A Hattiesburg National Guard staff sergeant said she was excited about Secretary of Defense Ash Carter announcing the military will open all jobs to women Thursday
"I personally am excited," Staff Sergeant Carmen Yepez said. "I think that women coming in here and learning to do jobs that predominantly males had done in the past is going to open up a whole lot of opportunity for us."
Yepez has been in the Army National Guard for almost 11 years, and she said she is happy to see the changes in the military and women's roles in it.
"You saw that the ladies, the soldiers, went through Ranger school this year," Yepez said. "It's been a lot of accomplishments with women and their role in the military and to kind of see, now that this has been opened up, what opportunities are out there. You know, we'd love to see more women leadership."
"As long as they qualify and meet the standards, women will now be able to contribute to our mission in ways they could not before," Secretary of Defense Ash Carter said. "They'll be allowed to drive tanks, fire mortars, lead infantry soldiers into combat. They'll be able to serve as Army Rangers and Green Berets, Navy Seals, Marine Corps Infantry, Air Force Parajumpers and everything else that was previously open only to men. And even more importantly, our military will be able to harness the skills and perspectives that talented women have to offer."
Yepez said she is excited to see new female recruits have almost 220,000 new job options.
"When our new recruits go through their basic training, and they choose their military job, what they're going to choose, I'm really excited to see that," Yepez said.
She said she knows first-hand what it is like being the only woman in a male-only unit after being deployed with combat engineers in Iraq.
"I got assigned as public affairs and would go out on the route clearance missions with these gentlemen. That's what the men do. Combat engineers," she said. "It was a male only unit, and as public affairs, I was assigned to them to cover stories. Just to kind of show the world what they did. It was really interesting to be the only female out there in a male-dominant world. You're going out there not trained quite as well as these guys, these soldiers, that have been out there and doing this pretty much their entire career. And then you basically get a crash course and go 'Here. You need to look for this because this literally could be life or death.'"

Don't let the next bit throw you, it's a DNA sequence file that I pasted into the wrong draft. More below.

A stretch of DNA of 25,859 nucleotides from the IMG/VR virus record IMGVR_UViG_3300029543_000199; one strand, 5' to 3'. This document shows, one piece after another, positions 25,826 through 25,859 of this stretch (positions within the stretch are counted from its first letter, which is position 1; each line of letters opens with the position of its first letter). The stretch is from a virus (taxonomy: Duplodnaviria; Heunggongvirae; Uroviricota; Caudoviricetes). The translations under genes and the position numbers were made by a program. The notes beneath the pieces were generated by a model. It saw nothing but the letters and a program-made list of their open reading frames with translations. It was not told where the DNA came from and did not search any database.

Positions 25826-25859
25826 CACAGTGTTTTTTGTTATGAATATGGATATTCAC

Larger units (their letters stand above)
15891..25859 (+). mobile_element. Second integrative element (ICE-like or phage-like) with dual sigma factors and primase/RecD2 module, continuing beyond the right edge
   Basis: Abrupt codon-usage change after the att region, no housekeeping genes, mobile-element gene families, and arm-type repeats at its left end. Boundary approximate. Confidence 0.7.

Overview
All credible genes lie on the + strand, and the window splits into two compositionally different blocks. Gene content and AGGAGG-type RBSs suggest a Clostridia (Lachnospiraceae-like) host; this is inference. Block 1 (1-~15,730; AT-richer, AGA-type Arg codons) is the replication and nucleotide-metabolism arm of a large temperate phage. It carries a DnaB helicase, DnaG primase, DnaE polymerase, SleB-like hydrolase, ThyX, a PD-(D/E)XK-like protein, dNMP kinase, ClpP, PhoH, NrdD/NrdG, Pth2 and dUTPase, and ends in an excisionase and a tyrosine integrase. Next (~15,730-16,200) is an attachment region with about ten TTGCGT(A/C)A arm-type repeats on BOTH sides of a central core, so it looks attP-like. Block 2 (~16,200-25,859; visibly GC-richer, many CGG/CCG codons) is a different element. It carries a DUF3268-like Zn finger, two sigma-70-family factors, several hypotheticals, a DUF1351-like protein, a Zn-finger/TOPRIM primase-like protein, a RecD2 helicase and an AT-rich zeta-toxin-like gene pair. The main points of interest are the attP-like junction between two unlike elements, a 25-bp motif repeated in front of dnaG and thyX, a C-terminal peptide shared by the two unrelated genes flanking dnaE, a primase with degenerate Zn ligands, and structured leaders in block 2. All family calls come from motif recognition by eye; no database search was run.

Yepez said while she is not personally interested in switching jobs, she thinks there is one in particular that has gotten a lot of attention.
"Infantry," she said. "That's kind of been the biggest thing. Being a soldier, you're going to learn how to use a weapon. You're going to learn how to defend yourself, that type of thing, but to do that every day, I think it's interesting to see how everyone's going to react."
She said her office was surprised by the landmark announcement, and while she said she was expecting some change, she was surprised the decision included all combat positions.
"It's always going to be a mixed reaction," she said. "You've got these people who believe that women should not be in combat roles, and there are some of us that do believe we should. Especially, I think, here in the South, it's a little different. We do have some people who tend to get a little nervous. I think men naturally are protectors, and, you know, that kind of stirs up at lot of debate."
Yepez said she hopes the initial reactions subsided, and units can learn to accept this new normal.
"It's interesting to see how everyone's going to start training and learning to learn together and grow together as a unit and not necessarily say, 'hey, male, female.' At the end of the day, we're all soldiers," Yepez said.
Carter said there will be no exceptions for certain military branches to keep certain positions only for men. He said he will direct the military to open all jobs to women starting in January 2016.